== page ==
i’ve been feeling a little restless lately. nothing particular is wrong…in fact a lot of things are very right for me right now. still i can’t shake the feeling that’s like a match about to strike.
Ten years ago I was sixteen, and spending my June at Missouri Scholar’s Academy. I’d borrowed my dad’s James Taylor greatest hits cd (because I was an old soul), and I remember i would hear these lyrics (from Shed a Little Light) over and over again in my head that summer, as if i knew i was in for a big change:
There is a feeling like the clenching of a fist
There is a hunger in the center of the chest
There is a passage through the darkness and the mist
And though the body sleeps the heart will never rest
And I’m feeling now (10 years later!) that my heart is restless.
And it scares me a little. Because I know, for me, there’s a fine line between excitement and emotional risky business.
The same part of me that goes skydiving can also jump out of relationships with no parachute.
The same part of me that runs marathons can also run myself ragged with too many projects at once.
I want to do it all because I’m afraid of doing nothing.
Last spring I debated whether I should go to an extras audition for a local film production. (This was during Hurricane Sarah — as one of my friends likes to call that time, not inaccurately.) The audition, and subsequent filming, was something like 90 minutes away in Forsyth. So I decided not to go, and I considered it a victory, a moment when i was supposed to learn the lesson that “you can’t try for every opportunity”…and instead i’ve learned…the one thing you don’t try for turns out to be an oscar contender. See, the local film production was Winter’s Bone, which just this morning on CBS Sunday David Edelstein called the film of the year.
And I know I might not’ve even gotten cast…but the fact that I didn’t try drives me crazy.
This morning I by chance flipped to the back of my June O Magazine, and saw Oprah sitting in Rome with the caption: “I know for sure that all experiences contribute to who we’re meant to be.”
So I read it. Then I went to oprah.com to find it so I could write this entry. And I by chance found this video of Elizabeth Gilbert, the ultimate stuck-in-a-rut-woman’s inspiration, where she says that all the oprah “experts” on “living your best life” are just “pioneers of continuing on,” when failure after failure has knocked them down. And even she, Ms. Eat Pray Love, has haggard moments of self-doubt. Sometimes my head is a neighborhood that you wouldn’t want to walk alone in at night, she tells us…and i know exactly what she means.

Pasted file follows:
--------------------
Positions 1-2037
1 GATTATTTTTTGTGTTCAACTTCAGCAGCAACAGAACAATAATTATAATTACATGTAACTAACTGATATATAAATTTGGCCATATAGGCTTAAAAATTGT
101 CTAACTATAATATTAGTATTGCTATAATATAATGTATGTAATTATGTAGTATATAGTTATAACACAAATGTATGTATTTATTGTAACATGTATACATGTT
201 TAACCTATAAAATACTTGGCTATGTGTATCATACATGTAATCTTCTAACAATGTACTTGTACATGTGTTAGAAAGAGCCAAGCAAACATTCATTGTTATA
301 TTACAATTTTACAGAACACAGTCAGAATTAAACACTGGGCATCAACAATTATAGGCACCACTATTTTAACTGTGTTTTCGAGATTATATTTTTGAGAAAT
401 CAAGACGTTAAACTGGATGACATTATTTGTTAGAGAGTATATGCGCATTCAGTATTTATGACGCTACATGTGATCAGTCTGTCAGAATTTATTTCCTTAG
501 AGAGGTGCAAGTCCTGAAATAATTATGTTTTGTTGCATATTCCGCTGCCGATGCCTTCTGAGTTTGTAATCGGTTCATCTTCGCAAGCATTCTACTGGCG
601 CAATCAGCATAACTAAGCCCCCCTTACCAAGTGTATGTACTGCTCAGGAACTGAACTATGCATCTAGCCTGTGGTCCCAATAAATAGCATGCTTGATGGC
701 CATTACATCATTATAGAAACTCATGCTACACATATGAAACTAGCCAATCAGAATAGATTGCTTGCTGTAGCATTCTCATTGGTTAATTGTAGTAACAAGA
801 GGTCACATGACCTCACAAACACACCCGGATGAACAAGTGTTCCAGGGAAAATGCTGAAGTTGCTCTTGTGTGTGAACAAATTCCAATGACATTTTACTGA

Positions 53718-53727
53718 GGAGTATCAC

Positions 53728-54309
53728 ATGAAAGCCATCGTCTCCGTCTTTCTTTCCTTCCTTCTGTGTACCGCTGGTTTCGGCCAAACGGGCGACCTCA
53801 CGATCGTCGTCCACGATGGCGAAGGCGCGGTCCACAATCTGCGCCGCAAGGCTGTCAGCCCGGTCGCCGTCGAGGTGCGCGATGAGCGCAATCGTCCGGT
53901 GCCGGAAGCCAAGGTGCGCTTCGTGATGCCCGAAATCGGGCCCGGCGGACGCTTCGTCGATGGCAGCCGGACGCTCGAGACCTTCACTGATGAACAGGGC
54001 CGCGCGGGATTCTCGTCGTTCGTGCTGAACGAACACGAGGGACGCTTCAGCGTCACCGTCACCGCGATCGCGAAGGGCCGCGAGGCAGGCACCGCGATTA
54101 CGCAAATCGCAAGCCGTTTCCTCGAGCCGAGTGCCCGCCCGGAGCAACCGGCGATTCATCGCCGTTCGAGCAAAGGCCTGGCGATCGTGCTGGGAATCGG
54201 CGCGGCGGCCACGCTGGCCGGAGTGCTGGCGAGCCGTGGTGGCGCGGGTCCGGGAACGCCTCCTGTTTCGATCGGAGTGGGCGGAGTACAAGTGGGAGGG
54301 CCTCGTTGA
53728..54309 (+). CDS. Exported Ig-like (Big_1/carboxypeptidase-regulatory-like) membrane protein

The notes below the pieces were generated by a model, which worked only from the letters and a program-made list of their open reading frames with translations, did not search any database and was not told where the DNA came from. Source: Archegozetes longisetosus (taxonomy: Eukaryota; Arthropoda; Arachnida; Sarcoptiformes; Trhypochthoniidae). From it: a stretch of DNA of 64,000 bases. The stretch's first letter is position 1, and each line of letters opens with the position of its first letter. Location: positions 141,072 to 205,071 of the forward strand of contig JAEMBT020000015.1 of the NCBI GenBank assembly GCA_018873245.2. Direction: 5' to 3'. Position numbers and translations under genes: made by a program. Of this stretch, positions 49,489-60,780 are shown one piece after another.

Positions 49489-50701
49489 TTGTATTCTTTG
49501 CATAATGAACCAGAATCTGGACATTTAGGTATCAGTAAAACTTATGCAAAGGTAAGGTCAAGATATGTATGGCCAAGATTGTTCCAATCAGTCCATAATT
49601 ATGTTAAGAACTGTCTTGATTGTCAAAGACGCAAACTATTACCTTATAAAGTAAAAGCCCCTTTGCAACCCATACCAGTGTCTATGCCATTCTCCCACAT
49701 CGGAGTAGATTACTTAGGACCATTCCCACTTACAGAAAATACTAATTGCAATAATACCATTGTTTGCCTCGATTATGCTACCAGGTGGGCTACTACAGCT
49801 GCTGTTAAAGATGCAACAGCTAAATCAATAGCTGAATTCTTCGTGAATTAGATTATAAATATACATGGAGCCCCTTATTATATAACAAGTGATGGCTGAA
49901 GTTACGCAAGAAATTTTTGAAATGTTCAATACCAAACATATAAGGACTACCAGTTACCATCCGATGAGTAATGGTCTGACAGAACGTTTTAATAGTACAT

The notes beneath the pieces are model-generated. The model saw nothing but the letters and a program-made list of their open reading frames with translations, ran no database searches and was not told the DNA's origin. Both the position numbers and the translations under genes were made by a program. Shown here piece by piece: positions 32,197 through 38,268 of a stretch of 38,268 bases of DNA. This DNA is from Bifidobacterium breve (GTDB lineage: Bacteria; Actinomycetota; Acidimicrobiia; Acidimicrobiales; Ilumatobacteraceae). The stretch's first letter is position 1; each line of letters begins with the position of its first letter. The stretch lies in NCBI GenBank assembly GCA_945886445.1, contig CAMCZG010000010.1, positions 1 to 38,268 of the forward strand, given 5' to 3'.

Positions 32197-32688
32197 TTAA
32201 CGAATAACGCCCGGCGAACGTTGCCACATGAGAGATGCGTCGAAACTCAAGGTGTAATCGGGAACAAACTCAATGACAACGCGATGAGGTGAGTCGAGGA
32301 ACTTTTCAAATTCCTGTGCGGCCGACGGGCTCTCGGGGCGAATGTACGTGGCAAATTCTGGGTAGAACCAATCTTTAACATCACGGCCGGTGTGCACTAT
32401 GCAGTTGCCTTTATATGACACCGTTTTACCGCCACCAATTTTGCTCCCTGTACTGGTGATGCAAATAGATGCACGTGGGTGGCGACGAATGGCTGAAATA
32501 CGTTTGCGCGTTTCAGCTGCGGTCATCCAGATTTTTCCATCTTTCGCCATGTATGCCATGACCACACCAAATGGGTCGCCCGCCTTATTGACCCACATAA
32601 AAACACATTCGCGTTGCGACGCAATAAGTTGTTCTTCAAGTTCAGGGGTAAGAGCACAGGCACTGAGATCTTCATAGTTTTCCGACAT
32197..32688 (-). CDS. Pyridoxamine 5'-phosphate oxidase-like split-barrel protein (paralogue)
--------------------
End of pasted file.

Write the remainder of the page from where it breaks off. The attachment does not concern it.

Sometimes mom comforts me when i’m feeling like this by saying i need to cut myself a little slack. After all, I’ve gotten to do some pretty cool stuff, and I need to let “real life” be what it is…as if somehow my more “adventurous” times have spoiled me for “real” life.
I don’t think that’s quite it. I think it’s easier to engage the adventurous side of myself when i’ve broken routine, and that’s what i long for. that’s why the 4 years i worked at MSA were so liberating. and that’s why i crave travel and being in new places. and that’s why i feel so restless right now. because i know i have the potential to rock life’s face off and that’s what i want to do so badly.
Help me, Oprah.
Oprah’s What I know For Sure column from the June 2010 O Mag:
“I know for sure that all experiences contribute to who we’re meant to be.”
Here’s the truth: I wanted to do an issue on adventurous spirit so I’d be inspired to experience more of it myself.
My life is overwhelmingly busy, just like yours. And filled with so many responsibilities and must-dos that when I stumble across some free time, I just want to sleep. Or read. My favorite place to be in the world other than reading under the oaks at my house in California is anywhere in Italy. And even then I’m looking for a good place to nestle in with a book.
But I’m open to changing my ways.
The idea of doing something unexpected, something unpredictable—daring myself to tune in to another way of seeing and feeling things—intrigues me.
When I was recording the narration for Life, the 11-part nature series on the Discovery channel, I realized once again that all life has value. (Haven’t killed an ant or fly since.) And I know for sure that all experiences have value and meaning, too, and contribute to who we’re meant to be.
Stepping out and doing what you’ve always wanted to do—even if it’s not dinner at the foot of the Pyramids but just a picnic for two on the porch (both of which I’ve been meaning to get around to)—is saying yes to life. And that’s something I’m sure we could all use a little more of.
And that means saying “yes” to missed opportunity and restless times, too, doesn’t it, Oprah? Balls.